Today’s miles: ~1.4
In the morning DJ tells me everyone’s awake, and then Cowboy drops my Ursack by my tent and says they’ll meet me at the junction about a mile ahead. I am very creaky and slow for the first half mile — my toe blisters hurt and my chafe is still bad. I pass several giant waterfalls and then see the guys sitting at the junction. DJ and Cowboy plan to go on over Piegan Pass, 16 more miles to camp; Dad Jokes and Sultry plan to go 0.3 miles to the road and hitch into St Mary to zero. I consider these two options. My brain and heart want to hike on, but my body desperately needs rest. The hiking to sleeping ratio has been way off these last two days, not nearly enough time for physical recovery. (As I’m deciding, a hiker comes through and first chastizes us for not hiking (!) then says he hates flippers [hikers who start the trail in one direction and then switch to the other direction usually because of dangerous snow, wildfires, etc — many northbounders flipped up to Montana due to record snowpack in Colorado this year, for instance]. Flipping is not hiking, he proclaims. “That’s the stupidest thing I’ve ever heard,” Sultry Bear says. And it is.)
I opt for hitching to town, wish my two braver comrades luck, and walk to Going-to-the-Sun Road. Dad Jokes gets a hitch from the very first car. Sultry and I stand in the sun for an hour. We do see a small grizzly wandering around in the field just below us, though. It shows absolutely zero interest in us. Finally a pair of day hikers picks us up. We meet Dad Jokes at the hiker campground in St. Mary and the rest and recovery begin. My body is so tired that I fall asleep in my tent with no sleeping mat, lying on my side on the hard ground, for over an hour. Dad Jokes hitches to East Glacier to pick up some packages from the post office. Whiz texts that she’s in St Mary and hitching to East Glacier to recuperate at the hostel. She had a scary time of it out there and was very seriously sick; I feel terrible about having left her, but very relieved that she’s okay. I let Sultry decide what we should do tomorrow: get a new permit and hike on one day behind, or skip those miles and go back to East Glacier. I’m just out here for five weeks to hike and have no particular investment in the specific sections. He decides to skip these miles. It rains, clears up, then rains again in the night.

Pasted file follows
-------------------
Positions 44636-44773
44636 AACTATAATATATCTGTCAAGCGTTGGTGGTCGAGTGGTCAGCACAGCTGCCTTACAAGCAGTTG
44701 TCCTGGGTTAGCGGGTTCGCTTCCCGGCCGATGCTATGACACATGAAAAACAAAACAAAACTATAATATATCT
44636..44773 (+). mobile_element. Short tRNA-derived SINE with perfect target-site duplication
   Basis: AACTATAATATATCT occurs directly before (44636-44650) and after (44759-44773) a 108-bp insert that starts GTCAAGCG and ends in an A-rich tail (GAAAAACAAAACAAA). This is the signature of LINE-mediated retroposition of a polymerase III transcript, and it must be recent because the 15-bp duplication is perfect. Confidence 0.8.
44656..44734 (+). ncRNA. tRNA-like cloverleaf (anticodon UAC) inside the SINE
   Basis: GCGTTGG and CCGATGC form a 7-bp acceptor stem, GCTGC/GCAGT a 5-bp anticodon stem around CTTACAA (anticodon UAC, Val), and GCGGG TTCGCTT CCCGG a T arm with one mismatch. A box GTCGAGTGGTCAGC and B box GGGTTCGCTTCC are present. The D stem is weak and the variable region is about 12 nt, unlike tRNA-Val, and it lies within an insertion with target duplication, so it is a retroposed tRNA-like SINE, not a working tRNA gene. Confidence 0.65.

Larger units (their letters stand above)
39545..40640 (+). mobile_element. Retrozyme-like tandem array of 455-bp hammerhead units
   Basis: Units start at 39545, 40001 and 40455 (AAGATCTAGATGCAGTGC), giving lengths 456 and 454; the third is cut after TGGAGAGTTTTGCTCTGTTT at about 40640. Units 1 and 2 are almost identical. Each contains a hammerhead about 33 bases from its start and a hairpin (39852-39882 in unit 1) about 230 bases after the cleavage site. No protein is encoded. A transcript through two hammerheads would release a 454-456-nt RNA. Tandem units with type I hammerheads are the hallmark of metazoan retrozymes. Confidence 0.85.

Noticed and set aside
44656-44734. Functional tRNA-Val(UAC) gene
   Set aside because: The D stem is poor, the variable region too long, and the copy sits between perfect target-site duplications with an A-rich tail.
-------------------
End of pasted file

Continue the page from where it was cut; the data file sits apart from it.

In the morning it rains as we’re walking to the intersection so we eat hot breakfast in a restaurant and wait for it to clear. One of the wait staff hiked part of the AT and sends us free bowls of fruit salad, which we greatly appreciate. We get a hitch from a guy who camps in his Prius, so I ride lying on the makeshift bed and Sultry takes the only available seat. We reunite with Whiz, who is now on the mend, and I spend the day napping, eating, doing town chores (shower! laundry!), and dealing with my toenails. I hope to leave three of them behind here by the time I hike out.
On Friday I mail my snow gear and bear line home. The mile-ish walk to the post office feels pretty good on everything except those three toes. I feel recovered and ready to hike. DJ and Cowboy arrive, beat up and tired but very happy, and we plan to hike out tomorrow morning for a shorter, easier day. We’re all excited to do this next section through the Bob Marshall Wilderness, one of the most remote wilderness areas in the lower 48. Whiz reads me what she’s learning about Bob Marshall, a Jewish socialist who dedicated much of his life to dismantling racial and economic discrimination in the Forest Service and outdoor recreation (this doesn’t erase the relationship of his conservation efforts to settler colonialism, but at least his explicitly anti-racist views are a welcome change from many other environmentalist legends like John Muir). We’re planning for about seven days out there, with no cell service, lots of wildlife, and some vast roadless landscape. See you from the next town.
Bonus town pic: in my raingear on our Prius hitch from St. Mary to East Glacier. Never a dull moment!